A trusted and much touted tactic is PPC ads. I won’t get into the nitty-gritty of how to set them up, but let’s just establish the fact that it’s like playing your ace in a card game. The two key questions you should ask yourself before investing in PPC ads are: 1) what will your offer be? 2) Do you have enough stock?

Similarly, set aside time for your social content calendar. Before the promotional campaign goes live, sort out your social posts and emails that have potential to help you generate traffic and create buzz. Scheduling teaser posts, last-chance notifications and reminders in advance is a surefire way to make the most out of this sales opportunity.

Black Friday + Cyber Monday guide 4
Image Credit: Quirky

3. Take Actions

Be sure to orchestrate all your assets to go live at the same time for the maximum impact and exposure. And even if you’ve automated most of these efforts (social posts, emails, sitewide discounts, PPC ads, etc.), allow yourself some time to check that everything deploys as planned and without major mess-ups.  

At this point, leveraging the leader loss pricing strategy could be your best bet to increase sales almost instantly. For instance, some ecommerce shops offer a huge price drop for the first 50 customers only or make irresistible limited-time, limited-quantity offers to drive a high volume of traffic.

Keeping the big picture in mind, you should also focus on getting your upselling and add-ons right. You could be making tons more money just by getting your customers to slightly increase their order. Amazon is renowned for its upselling powers and makes the most out of the “Frequently bought together” and “Customers who viewed this item also viewed” suggestions.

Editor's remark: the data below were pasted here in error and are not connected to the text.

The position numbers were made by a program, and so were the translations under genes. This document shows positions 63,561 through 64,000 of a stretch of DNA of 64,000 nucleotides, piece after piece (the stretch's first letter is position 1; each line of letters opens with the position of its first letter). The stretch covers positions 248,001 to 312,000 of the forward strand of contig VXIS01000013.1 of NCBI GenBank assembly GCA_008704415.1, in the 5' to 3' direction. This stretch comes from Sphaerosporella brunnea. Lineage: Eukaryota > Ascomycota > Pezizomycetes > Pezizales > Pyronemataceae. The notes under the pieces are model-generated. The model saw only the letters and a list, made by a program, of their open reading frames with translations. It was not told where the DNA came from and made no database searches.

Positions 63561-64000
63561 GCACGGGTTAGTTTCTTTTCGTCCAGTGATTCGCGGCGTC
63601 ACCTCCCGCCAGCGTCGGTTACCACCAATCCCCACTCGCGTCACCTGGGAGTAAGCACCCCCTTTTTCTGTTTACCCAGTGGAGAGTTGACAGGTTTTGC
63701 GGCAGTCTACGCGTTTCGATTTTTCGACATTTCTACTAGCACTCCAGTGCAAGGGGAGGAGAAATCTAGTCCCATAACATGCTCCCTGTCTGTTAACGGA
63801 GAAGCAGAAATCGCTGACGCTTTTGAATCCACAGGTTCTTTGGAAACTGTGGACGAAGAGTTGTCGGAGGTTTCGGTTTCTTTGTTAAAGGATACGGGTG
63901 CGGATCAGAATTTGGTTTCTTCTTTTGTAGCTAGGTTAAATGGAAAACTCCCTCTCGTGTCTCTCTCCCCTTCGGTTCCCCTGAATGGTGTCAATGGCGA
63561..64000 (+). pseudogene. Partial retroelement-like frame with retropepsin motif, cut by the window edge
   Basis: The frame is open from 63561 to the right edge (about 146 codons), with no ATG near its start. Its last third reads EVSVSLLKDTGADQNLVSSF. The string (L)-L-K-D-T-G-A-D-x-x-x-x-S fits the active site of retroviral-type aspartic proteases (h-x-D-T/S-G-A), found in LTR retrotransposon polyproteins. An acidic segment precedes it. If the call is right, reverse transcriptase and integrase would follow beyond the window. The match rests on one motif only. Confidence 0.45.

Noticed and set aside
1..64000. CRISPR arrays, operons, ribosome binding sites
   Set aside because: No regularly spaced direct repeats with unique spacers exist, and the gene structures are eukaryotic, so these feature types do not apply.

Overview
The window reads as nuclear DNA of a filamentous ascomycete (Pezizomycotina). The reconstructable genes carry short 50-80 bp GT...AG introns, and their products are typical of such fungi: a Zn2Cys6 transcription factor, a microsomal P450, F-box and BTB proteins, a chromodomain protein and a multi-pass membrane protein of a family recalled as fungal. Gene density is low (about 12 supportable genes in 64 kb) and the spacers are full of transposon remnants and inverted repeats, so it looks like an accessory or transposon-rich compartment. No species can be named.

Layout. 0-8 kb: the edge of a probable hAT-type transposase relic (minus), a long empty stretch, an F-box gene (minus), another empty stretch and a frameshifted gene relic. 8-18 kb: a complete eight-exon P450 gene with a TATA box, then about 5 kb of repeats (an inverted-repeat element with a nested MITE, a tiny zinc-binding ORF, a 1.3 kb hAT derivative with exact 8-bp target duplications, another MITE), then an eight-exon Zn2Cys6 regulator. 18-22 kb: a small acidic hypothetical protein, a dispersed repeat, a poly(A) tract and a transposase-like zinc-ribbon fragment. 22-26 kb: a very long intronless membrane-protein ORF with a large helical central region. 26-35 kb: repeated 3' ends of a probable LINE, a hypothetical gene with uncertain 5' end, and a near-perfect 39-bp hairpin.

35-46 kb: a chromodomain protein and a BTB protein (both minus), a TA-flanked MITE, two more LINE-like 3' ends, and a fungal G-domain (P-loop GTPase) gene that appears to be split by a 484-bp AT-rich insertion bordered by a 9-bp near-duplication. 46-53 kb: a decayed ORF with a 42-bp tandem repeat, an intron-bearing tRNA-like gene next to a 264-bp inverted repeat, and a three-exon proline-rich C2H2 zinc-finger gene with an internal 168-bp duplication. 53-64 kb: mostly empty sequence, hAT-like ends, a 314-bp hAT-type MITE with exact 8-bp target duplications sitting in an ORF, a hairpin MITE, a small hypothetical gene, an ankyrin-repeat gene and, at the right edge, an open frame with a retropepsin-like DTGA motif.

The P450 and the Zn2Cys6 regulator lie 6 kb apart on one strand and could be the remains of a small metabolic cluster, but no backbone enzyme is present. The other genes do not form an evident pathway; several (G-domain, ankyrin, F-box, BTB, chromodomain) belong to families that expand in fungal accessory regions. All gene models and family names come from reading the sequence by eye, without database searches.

And last but not least

uild some jaw-dropping last-minute deals to draw in bargain hunters. Preparing some last-minute deals to go out via email and social media is an effective way to capture the last-minute shoppers’ attention and drive quality traffic. According to Shopify, email delivered the best conversions during the Black Friday and Cyber Monday sales last year, achieving a 4.29% conversion rate, followed closely by search in second place (3.04%). To get more customers to engage with your emails and posts, include keywords like “Black Friday” and “Cyber Monday” in your subject line and copy and use segmentation to make emails more personal and relevant to each customer group.

4. Reflect

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Source: Chubbies

While there are some helpful, general trends out there that can inform your decision about  which products to promote and how, nothing will beat your own sales data.

Once the Cyber Week shopping craze dies down, remember to gather and analyze your sales and marketing data. This is the only way to figure out what went well and why, which tactics should be scrapped and how to make sure you do better next year.

The most successful shops begin preparing for the next year’s biggest shopping event soon after the New Year to give themselves plenty of thinking and implementation time and avoid last-minute chaos.

So, reflect for a bit, and then move on to data-driven action.

Smash those targets!